How to narrow a data comparison to affected rows only

When confronted with a disaster recovery scenario with a very large database, but a small group of effected records, an opportunity exists to both speed the process and reduce risk of further damaging data, by updating more rows than necessary, simply by narrowing the subset of compared records.

ApexSQL Data Diff offers the ability to narrow the rows that should be synchronized, so only affected rows are updated. But if the filtering isn’t done properly, you risk “false positives”, rows that you have flagged as different/changed and should be synchronized, even if they weren’t in the subset of affected rows. Synchronizing these rows will update “good” data and roll back any production changes that may have been made, further damaging your data.

How to work with SQL database source control labels

A SQL database source control “label” or “tag” (aka revision tag) (name depends on the particular source control system) represents a snapshot in time of the source control repository and its contents. It can be saved as a reference for the future use. When the database development cycles reach a particular milestone e.g. a new build, a source control label can be created as a checkpoint. The team can continue to work on the database but revert to the source control label at any time.

How to implement SQL Server source control using a shared development model

Having a team of developers working on the same (shared) database can be challenging for many reasons. It is critical to ensure that all changes are properly tracked and that each developer is informed about the status of objects currently used by the rest of the team. When using a shared database, all changes will be applied against the database before they are committed to the repository.

How to implement SQL Server source control using the dedicated development model

Having a SQL Server database under source control is rapidly becoming the norm vs the exception in many software development teams. Using any development model (dedicated or shared), requires the team to establish a workflow and a set of rules. The dedicated model, though, allows a developer to act as an independent part of the process mainly in case the central server/repository is down. In this case, the team can continue to work unhindered. This article will focus on using the dedicated development model for SQL Server source control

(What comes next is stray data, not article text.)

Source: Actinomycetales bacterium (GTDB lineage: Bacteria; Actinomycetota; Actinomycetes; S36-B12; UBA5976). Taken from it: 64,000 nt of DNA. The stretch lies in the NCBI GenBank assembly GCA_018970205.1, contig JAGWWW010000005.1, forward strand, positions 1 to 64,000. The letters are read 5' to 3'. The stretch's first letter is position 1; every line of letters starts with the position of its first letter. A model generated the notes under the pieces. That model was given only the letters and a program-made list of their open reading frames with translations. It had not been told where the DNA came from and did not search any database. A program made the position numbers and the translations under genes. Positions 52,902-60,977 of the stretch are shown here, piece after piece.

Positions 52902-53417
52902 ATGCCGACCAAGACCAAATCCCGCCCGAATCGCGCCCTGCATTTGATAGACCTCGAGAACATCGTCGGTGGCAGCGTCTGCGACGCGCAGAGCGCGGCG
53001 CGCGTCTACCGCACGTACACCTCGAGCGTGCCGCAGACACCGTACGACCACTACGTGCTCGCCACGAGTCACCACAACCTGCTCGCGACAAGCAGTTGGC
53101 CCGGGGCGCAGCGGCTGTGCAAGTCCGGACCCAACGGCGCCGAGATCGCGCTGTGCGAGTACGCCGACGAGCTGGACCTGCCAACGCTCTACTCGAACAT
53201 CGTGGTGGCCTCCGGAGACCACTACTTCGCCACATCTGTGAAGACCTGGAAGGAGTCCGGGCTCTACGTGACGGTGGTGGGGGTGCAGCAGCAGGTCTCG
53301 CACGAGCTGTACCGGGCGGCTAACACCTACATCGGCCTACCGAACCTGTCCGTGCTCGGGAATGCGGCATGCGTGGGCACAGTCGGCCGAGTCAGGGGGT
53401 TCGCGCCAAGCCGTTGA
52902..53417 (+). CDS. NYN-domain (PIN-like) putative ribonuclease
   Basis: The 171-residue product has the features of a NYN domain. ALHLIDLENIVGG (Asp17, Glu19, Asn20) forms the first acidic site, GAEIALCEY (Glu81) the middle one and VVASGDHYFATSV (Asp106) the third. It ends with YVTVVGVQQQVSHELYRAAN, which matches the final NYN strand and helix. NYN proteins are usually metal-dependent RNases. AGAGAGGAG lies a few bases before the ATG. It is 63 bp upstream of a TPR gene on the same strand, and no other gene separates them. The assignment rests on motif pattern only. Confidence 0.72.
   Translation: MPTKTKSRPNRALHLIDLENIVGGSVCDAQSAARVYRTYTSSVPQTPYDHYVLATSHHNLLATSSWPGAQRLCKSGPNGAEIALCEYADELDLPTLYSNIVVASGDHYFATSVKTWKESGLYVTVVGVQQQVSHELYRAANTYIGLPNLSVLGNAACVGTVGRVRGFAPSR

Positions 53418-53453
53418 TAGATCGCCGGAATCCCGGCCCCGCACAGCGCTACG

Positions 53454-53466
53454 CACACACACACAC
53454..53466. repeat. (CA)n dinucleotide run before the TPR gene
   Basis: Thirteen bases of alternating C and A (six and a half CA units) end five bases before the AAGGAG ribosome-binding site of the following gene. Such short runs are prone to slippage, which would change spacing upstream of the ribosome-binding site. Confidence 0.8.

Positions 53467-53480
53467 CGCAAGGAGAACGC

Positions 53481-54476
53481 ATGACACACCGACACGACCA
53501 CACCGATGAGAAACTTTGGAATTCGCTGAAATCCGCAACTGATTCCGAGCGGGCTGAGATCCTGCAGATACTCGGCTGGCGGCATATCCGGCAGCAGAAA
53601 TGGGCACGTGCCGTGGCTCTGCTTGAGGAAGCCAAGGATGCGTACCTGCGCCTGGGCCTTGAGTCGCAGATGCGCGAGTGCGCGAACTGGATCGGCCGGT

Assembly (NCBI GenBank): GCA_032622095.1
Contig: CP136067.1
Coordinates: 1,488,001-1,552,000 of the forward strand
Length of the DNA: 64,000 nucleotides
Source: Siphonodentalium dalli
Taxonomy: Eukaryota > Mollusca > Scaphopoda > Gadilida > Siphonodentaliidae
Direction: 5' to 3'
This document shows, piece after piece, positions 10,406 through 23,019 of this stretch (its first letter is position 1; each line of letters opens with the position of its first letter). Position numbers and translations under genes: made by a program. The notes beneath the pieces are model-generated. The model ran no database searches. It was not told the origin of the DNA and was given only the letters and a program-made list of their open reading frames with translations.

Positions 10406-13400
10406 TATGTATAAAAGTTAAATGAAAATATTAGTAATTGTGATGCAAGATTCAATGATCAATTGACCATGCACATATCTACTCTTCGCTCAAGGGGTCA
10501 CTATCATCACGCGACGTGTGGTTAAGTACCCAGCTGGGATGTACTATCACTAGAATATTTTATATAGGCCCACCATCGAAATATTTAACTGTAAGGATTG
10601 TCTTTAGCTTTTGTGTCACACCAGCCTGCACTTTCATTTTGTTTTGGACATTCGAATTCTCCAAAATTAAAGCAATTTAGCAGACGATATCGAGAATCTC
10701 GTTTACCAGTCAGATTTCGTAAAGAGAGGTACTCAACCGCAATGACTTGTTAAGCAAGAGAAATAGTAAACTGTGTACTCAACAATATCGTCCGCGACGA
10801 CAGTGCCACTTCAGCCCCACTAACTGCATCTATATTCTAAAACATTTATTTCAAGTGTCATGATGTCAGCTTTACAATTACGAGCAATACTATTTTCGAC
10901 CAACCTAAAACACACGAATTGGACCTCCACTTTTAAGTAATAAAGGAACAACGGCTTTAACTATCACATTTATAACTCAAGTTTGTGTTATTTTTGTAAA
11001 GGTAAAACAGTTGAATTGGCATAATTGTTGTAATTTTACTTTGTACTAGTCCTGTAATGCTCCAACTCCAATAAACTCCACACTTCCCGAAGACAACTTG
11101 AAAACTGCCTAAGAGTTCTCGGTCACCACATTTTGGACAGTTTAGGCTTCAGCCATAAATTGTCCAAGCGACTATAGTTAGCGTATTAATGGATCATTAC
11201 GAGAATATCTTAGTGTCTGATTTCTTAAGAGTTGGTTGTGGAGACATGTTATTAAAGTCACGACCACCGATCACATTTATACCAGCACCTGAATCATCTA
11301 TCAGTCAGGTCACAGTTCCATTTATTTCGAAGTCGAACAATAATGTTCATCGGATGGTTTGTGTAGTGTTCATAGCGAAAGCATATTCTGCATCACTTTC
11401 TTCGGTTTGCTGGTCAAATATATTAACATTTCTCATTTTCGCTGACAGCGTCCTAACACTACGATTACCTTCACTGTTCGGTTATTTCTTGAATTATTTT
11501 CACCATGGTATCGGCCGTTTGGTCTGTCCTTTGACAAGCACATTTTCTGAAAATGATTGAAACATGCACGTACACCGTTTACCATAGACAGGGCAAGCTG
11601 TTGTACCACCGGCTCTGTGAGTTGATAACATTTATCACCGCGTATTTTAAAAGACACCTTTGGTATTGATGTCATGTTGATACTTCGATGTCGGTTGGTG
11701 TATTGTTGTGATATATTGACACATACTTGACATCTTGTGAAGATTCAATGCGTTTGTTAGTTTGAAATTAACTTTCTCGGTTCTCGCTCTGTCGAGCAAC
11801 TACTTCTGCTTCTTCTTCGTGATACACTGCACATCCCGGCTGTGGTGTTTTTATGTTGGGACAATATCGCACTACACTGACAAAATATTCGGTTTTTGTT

How to implement HIPAA regulatory standard for SQL Server – Part 2

In Part 1 of this article it was presented how to set up ApexSQL Audit to implement Administrative safeguards standards of the HIPAA regulatory (the 45 CFR Part 164, Subpart C – Security Standards for the Protection of Electronic Protected Health Information that is developed to accomplish protection of electronic protected health information (EPHI)). In this part, the rest of the Administrative safeguards will be presented, while in the Part 3 we will provide ApexSQL Audit settings which will allow you to fulfill the HIPAA’s Technical safeguards and Policies and procedures and documentation requirements sections

How to implement HIPAA regulatory standard for SQL Server – Part 1

The Health Insurance Portability and Accountability Act of 1996 (HIPAA) sets guidelines mandating the adoption of Federal privacy protections for health information of individuals which gives patients an array of rights with respect to that information. The HIPAA Privacy Rule ensures federal protections for individually identifiable health information and gives patients a range of rights with respect to that information. The Security Rule defines administrative, physical and technical safety measures to ensure the availability, confidentiality and integrity of electronic protected health information.

Before and after auditing in SQL Server

Simply archiving information to audit a database is one thing, but successfully reconstructing an audit history to provide meaningful forensic data is another. It is important to be able to see a full history of user changes, as well as to be able to reverse changes that may have been accidental or malicious.

Ideally, such value added information can be obtained without requiring a prodigious amount of archived data or creating significant performance impact on audited servers.

In this article, we are going to present two different approaches and solutions to before and after auditing.

SQL Server database security auditing

The following auditing implementations are recommended on a database level as part of any database security auditing system:

  1. Schema level auditing:
    • DDL activity
    • Changes made to stored procedures and triggers
    • Changes to privileges, users, and security attributes